Vanity Fair: Run, Jerry Brown, Run!

Jerry Brown signs (Rich Pedroncelli / Associated Press)
Rich Pedroncelli / Associated Press

Michael Kinsley, writing for Vanity Fair, urges the Democratic party to consider running Governor Jerry Brown as a potential replacement for Hillary Clinton if Clinton’s 2016 presidential bid continues to plummet.

Kinsley calls Brown “intellectually curious,” lauding him for having a “speculative mind.” He admits Brown’s first reign as governor from 1975 to 1983 was typified by Brown’s “playing with ideas,” and left him a figure easily mocked–but then argues that in his “miraculous second round as governor…things turned around completely.”

Kinsley argues that during Brown’s second tenure as governor, the California dream and the state’s economy were reborn–then segues to his chief argument for Brown’s candidacy: Brown’s positions that seemed wacky to Americans during his first reign as governor have become standard thinking among Americans today. Kinsley writes:

He comes across as something fresh and original. All that New Age stuff that seemed so weird when Brown ran for president the first time (in 1976) is still part of his repertoire. But he’d be helped if he ran by the extent to which yoga and brown rice and so on have become part of American culture. Jerry Brown hasn’t gone mainstream (or at least not much), but mainstream has gone Jerry Brown.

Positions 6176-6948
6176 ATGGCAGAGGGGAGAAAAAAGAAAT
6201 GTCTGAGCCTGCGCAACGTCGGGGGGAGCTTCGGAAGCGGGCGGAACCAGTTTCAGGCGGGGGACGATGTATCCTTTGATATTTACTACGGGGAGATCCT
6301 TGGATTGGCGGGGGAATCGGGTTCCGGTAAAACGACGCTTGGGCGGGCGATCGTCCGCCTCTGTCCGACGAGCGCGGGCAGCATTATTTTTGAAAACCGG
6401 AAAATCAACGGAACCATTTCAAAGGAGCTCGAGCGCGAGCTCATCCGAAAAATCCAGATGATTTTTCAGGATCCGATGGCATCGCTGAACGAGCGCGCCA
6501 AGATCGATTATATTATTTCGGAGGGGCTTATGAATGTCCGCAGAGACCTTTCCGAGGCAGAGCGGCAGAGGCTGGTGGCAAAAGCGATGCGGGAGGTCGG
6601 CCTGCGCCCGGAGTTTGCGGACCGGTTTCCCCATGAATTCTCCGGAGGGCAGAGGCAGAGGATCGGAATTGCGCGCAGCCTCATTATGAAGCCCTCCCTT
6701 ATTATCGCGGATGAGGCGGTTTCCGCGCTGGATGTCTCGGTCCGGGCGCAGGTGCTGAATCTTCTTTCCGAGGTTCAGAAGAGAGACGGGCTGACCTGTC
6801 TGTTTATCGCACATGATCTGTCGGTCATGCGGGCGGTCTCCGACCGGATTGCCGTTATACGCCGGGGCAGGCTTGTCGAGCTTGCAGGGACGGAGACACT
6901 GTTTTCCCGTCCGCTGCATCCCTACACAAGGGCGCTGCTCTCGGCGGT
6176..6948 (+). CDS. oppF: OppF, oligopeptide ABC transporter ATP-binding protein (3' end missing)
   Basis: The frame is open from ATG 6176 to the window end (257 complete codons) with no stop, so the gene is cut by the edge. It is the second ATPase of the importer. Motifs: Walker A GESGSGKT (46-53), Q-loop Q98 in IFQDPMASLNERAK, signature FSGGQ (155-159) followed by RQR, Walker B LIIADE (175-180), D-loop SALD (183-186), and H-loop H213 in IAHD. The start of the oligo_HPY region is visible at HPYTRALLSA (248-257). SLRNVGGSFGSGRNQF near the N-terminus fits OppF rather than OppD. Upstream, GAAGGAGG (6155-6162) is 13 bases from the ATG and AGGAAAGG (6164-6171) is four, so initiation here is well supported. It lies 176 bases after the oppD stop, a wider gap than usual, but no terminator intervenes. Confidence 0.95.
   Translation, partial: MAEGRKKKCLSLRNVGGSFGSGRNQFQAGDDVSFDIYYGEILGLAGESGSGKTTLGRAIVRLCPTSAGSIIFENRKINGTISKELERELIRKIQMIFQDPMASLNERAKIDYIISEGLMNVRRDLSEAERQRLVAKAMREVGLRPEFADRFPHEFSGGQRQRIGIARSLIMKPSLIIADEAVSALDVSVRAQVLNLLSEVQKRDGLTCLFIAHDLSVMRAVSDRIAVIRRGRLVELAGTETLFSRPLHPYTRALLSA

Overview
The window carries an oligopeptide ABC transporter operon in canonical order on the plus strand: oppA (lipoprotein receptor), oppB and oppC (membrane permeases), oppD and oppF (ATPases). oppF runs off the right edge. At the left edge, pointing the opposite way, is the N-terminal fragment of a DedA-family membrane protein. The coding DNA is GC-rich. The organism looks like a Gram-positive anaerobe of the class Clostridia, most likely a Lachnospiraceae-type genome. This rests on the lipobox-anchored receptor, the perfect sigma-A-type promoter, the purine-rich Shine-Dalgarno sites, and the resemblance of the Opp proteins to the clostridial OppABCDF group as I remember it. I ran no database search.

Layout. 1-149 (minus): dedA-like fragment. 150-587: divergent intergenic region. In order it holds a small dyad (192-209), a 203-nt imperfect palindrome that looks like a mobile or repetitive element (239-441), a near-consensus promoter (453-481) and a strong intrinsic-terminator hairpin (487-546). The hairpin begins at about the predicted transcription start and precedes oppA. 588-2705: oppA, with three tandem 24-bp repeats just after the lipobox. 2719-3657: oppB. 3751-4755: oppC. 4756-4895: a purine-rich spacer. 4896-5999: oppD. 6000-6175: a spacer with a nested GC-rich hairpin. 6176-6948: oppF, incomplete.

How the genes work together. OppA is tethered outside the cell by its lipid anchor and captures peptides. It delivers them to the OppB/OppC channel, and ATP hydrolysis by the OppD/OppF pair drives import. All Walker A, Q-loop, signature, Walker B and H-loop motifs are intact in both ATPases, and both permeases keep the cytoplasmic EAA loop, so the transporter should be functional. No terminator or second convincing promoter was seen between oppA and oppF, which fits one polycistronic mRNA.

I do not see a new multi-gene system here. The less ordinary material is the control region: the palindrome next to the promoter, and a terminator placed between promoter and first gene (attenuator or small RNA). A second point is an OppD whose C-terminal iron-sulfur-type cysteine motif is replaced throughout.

Kinsley may be a true believer in Brown now, but that wasn’t always the case. During Brown’s 1992 presidential campaign, he wrote, “Jerry Brown’s campaign technique is to grab onto some issue he’s shown no previous sign of caring about, and then to condemn with self-righteous wrath everyone else who fails to join him immediately in his new-found faith. In Mr. Brown’s way of thinking, you are hopelessly corrupt if you still think as he thought until the day before yesterday.”

Speaking of Brown’s flat tax proposal at the time, Kinsley continued, “In the case of his so-called ”flat tax,” Mr. Brown either doesn’t understand his own proposal or is lying about it or, most probably, both.”

Brown responded to Kinsley’s criticism, according to Maureen Dowd, by calling Kinsley a member of “the media college of cardinals.”

Kinsley addresses the issue of Brown’s advanced age by asserting that the Democrats have no choice; all their candidates are past the age of eligibility for Social Security. Brown would be 78 if elected; Bernie Sanders would be 75; Hillary Clinton would be 69.

He concludes, “And Democrats should stop saying they have no bench before someone starts to believe them.”